The intermediate link between the teachings of Arius and the neo-Arian teachings that developed in the second half of the 4th century, at the second stage of the Arian disputes, the Anomeans (neo-Arians (13)) Aetius and Eunomius, is the teaching of Asterius (14). Asterius was born in Cappadocia. Like Arius, he was probably a student of Lucian of Antioch. Having been tormented in the time of Diocletian, Asterius became an apostate, and for this reason he could not accept the priesthood. By profession he was a rhetorician. Asterius was the chief defender of the Arians in the first stage of the Arian controversy. Around 325, at the insistence of Eusebius of Nicomedia and Arius, he wrote his essay “Syntagmation” (15), and in 327 he defended in writing the provisions of the letter of Eusebius of Nicomedia condemned at the Council of Nicaea to the Peacock of Tire.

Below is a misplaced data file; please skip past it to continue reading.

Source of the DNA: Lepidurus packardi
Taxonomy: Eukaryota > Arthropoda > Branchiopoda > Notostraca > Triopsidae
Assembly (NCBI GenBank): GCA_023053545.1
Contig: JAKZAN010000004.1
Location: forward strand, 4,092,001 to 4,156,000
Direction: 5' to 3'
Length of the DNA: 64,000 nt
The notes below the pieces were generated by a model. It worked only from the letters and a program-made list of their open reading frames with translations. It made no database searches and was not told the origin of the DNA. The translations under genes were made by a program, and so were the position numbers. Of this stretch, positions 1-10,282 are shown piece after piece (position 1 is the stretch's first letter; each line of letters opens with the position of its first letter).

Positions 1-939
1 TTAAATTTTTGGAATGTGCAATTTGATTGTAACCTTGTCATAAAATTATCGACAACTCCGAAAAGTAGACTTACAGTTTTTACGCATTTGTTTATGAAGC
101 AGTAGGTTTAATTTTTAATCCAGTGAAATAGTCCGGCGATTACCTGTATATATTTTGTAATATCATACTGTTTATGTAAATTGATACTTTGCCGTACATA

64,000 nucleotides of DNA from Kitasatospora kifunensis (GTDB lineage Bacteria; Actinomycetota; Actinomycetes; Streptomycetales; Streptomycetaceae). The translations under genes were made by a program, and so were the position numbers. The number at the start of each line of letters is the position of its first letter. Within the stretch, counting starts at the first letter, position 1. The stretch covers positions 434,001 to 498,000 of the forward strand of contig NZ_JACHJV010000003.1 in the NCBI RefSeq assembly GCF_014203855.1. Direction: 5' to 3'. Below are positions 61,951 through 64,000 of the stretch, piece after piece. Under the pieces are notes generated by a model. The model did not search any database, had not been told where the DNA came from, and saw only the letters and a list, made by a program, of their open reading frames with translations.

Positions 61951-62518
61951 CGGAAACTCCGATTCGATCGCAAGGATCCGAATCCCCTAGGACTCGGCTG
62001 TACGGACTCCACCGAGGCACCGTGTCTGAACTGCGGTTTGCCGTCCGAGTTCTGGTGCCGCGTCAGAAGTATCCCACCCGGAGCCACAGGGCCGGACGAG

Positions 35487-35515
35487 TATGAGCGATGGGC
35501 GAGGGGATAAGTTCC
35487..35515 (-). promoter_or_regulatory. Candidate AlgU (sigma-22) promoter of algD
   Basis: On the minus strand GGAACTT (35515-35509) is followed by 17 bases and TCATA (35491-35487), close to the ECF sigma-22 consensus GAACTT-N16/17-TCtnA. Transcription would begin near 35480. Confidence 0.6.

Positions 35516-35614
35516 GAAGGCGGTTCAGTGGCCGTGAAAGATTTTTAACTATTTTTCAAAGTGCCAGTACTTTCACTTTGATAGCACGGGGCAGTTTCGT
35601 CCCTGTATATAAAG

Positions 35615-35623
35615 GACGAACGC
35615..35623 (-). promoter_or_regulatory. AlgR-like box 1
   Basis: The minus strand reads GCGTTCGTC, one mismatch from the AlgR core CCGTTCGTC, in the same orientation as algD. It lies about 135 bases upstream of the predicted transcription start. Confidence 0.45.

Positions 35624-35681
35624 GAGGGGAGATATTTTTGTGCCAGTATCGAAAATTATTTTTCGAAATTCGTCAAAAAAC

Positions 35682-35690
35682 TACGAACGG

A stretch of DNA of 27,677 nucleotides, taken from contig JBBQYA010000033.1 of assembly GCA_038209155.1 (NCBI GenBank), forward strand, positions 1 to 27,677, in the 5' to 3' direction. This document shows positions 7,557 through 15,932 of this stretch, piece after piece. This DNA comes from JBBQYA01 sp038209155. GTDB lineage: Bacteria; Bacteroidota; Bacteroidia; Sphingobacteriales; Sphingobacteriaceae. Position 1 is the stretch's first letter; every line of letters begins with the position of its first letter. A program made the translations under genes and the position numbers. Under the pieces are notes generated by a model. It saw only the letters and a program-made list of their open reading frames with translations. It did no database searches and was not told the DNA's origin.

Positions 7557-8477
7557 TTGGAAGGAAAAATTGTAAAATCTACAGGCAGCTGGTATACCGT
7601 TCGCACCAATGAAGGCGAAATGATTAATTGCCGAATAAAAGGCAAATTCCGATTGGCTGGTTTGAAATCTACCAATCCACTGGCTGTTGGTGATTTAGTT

Fragments of this work are preserved by Athanasius, especially in the treatise “Against the Arians”, and also, mainly in paraphrase, by Marcellus of Ancyra (16). Asterius refused Aryan’s distinction between the two Words of God – the Word by communion (Christ) and God’s own, however, according to Asterius, God has intrinsic Wisdom and Power, through which He created the created world. Apparently, Asteria was not entirely satisfied with the position of Arius regarding the fact that God is unknowable and inexpressible, and the Son cannot know his own essence. Asterius also sought to challenge the words of the main defender of Orthodox teaching during the first stage of the Arian disputes, Alexander of Alexandria, whose position is evident from the following quote: “But let no one ever accept the word in the sense of unbornness, as people with damaged feelings of the soul think: “always”, nor “before the age” – is not the same thing with unbornness. The human mind is not able to invent any name to indicate unbornness “(17).